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In Mootness Proceeding, Delaware Chancery Court Awards Plaintiffs “Modest” Attorneys’ Fees

In re Xoom Corp. Stockholder Litig.
C.A. No. 11262-VCG (Del. Ch. Aug. 4, 2016). Chancery Court of the State of Delaware

by Matthew S. Sarna, Summer Associate
Semmes, Bowen & Semmes (

Available at:

In In re Xoom Corp. Stockholder Litig., C.A. No. 11262-VCG (Del. Ch. Aug. 4, 2016), the Delaware Chancery Court analyzed whether stockholder Plaintiffs were entitled to attorneys’ fees for the benefit of all stockholders after voluntarily dismissing their deficiency action. The Court found in the affirmative, but significantly reduced the fee award.

On November 12, 2015, a merger closed between PayPal Holdings, Inc. (“PayPal”) and Xoom Corporation (“Xoom”). In light of the merger announcement, Plaintiffs filed individual complaints, alleging unfair price and process claims against the directors of Xoom, and aiding and abetting claims against the merging parties. The Plaintiffs, shortly after, added claims that Xoom’s directors breached their fiduciary duties by filing a false and materially misleading Preliminary Proxy Statement to induce Xoom stockholders to get on board with the merger. Specifically, Plaintiffs alleged thirty-eight (38) mal-disclosures requiring relief.

Shortly after Plaintiffs moved to expedite, Xoom filed a Schedule 14A with the SEC, supplementing the disclosures contained in the Preliminary Proxy Statement, and on November 19, 2015, Plaintiffs voluntarily dismissed their action, reserving the right to seek a mootness fee. In their fee application, Plaintiffs sought $275,000 in attorneys’ fees, claiming that their efforts in bringing forth litigation caused Xoom to make four (4) supplemental disclosures, mooting four (4) of their disclosure claims. These supplemental disclosures pertained to: (1) the fees paid to Xoom’s financial advisor; (2) the value to Xoom of any potential recovery of money lost from a business-email compromise fraud; (3) elements as to Xoom’s financial advisor’s analysis of the company’s value; and (4) details of conversations between PayPal and Xoom’s board of directors regarding post-closing employment.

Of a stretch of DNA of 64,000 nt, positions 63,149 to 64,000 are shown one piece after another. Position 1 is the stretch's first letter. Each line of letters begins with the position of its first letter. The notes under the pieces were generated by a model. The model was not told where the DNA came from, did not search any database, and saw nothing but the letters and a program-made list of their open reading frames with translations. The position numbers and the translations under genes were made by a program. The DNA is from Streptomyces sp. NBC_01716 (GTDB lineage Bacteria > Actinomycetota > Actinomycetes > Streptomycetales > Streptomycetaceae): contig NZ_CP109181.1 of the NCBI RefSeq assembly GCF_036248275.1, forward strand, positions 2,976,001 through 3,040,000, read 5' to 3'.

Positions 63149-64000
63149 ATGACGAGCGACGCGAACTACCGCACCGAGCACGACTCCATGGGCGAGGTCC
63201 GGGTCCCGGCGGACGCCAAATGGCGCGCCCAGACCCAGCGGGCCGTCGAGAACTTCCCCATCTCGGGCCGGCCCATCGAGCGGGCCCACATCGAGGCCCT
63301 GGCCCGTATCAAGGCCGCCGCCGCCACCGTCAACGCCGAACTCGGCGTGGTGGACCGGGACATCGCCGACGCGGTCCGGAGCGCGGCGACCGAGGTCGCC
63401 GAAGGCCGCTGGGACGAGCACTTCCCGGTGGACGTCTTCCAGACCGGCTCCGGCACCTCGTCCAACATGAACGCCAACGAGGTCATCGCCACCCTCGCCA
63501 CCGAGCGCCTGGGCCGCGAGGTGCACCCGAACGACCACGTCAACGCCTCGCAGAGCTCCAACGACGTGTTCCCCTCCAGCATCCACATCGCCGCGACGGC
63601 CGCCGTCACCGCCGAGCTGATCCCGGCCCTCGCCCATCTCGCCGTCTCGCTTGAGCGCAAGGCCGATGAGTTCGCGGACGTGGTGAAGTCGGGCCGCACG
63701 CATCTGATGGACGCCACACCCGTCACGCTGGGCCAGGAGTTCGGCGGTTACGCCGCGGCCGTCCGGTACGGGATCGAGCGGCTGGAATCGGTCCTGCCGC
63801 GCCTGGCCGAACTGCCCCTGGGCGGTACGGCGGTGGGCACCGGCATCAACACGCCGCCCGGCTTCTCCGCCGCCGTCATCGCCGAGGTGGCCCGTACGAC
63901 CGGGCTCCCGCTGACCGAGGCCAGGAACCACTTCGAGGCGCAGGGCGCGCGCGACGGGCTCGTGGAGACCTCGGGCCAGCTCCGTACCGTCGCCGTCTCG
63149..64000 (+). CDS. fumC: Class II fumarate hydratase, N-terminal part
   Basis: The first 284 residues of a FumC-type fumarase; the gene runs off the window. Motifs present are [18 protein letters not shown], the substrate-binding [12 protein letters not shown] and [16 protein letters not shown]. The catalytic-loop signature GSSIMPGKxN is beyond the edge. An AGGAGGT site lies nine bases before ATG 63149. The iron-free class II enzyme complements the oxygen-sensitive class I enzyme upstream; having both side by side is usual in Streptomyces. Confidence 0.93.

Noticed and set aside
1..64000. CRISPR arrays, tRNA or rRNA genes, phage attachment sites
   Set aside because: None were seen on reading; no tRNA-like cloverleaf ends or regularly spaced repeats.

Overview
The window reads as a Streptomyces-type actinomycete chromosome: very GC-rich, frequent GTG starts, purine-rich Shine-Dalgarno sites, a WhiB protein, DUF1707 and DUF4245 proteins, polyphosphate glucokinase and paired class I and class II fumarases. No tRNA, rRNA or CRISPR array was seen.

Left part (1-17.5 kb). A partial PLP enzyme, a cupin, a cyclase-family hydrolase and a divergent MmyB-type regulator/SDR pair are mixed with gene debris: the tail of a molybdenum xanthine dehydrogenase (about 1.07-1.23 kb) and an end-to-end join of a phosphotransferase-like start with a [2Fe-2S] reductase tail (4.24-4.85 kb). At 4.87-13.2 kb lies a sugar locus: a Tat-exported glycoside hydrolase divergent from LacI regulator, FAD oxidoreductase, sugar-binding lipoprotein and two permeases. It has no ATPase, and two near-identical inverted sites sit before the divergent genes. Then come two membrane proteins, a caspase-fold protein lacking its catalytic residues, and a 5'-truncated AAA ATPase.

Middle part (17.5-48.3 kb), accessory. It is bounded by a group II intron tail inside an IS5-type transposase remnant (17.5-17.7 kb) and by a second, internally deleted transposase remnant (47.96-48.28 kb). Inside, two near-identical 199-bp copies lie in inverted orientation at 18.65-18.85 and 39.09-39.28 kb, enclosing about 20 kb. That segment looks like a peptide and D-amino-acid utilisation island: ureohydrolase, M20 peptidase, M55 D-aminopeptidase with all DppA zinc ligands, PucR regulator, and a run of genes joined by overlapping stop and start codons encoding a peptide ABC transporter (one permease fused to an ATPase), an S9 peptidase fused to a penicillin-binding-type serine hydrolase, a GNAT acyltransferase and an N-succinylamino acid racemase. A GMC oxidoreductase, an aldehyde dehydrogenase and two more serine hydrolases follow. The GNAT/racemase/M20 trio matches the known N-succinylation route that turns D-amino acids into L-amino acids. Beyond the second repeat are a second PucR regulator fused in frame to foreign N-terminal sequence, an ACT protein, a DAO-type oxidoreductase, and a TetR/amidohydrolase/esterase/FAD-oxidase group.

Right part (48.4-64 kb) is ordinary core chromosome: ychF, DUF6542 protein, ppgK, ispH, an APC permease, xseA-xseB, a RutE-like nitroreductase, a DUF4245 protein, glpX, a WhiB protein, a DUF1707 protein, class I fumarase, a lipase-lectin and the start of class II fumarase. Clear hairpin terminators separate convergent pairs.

The court began its analysis of whether Plaintiffs were entitled to attorneys’ fees, and if so, how much, by describing the peculiar scenario that is a mootness proceeding. The Court described a mootness fee as a “subspecies of the common-benefit doctrine, which recognizes that, where a litigation provides a benefit to a class or group, costs necessary to the generation of that benefit should also be shared by the group or its successor. See Waterside Partners v. C. Brewer & Co., Ltd., 739 A.2d 768, 770 (Del. 1999); Allied Artists Pictures Corp. v. Baron, 413 A.2d 876, 878 (Del. 1980). The question was, did the supplemental disclosures add value to the stockholders, and, if so, how much of Plaintiffs’ costs should be shifted to the Defendants. Distinguishing the Court’s recent decision in In re Trulia, Inc. Stockholder Litigation, 129 A.3d 884, 898 (Del. Ch. 2016), the Court explained that, in the mootness context, Plaintiffs would be entitled to a fee award if the generated disclosures provided some benefit to the stockholders, whether or not the benefit was material to the merger approval vote.

The Court examined each individual supplemental disclosure through the lens of Sugarland Industries, Inc. v. Thomas, 420 A.2d 142 (Del. 1980). Sugarland laid out five (5) factors to determine whether a fee was appropriate: (1) the benefit achieved in the action; (2) the contingent nature of the undertaking; (3) the difficulty of the litigation; (4) the work quality; and (5) the standing and ability of counsel. See Franklin Balance Sheet Inv. Fund v. Crowley, 2007 WL 2495018, at *12 (Del. Ch. Aug. 30, 2007).

First, using vague language, the Court determined that the first supplemental disclosure, concerning Xoom’s financial adviser fees and potential conflicts, was mildly helpful to the stockholders. Second, the Court found that, with respect to the information about Xoom’s lack of value ascribed to the potential recovery of funds lost in the fraud, information that Xoom’s management viewed this asset as worthless was somewhat valuable to the stockholders. Third, the Court determined that the supplemental disclosure about management’s general discussions of future employment with PayPal provided only somewhat of value. Finally, the Court found that the supplemental disclosure of information regarding Xoom’s financial adviser’s individual metrics in its market-value comparable-company analysis was of minimal benefit to the stockholders in light of the merger.

While the Court explained that none of the supplemental disclosures were particularly strong in terms of benefits to the stockholders, the Court still determined that the financial adviser fees and potential conflicts and the post-merger employment discussions provided a modest benefit to the stockholders. Accordingly, the Court held that because there was a benefit provided, Plaintiffs were entitled to an award of attorneys’ fees.

The sum of the fees, however, could not be as far-reaching as initially proposed. The Court, breaking down Plaintiffs’ ask of $275,000 in fees, explained that this would equate to charging $4,000/hour, a sum far more than reasonable. Applying the Sugarland factors, and its own equitable reasoning, the Court determined that the appropriate amount of attorneys’ fees and costs was $50,000.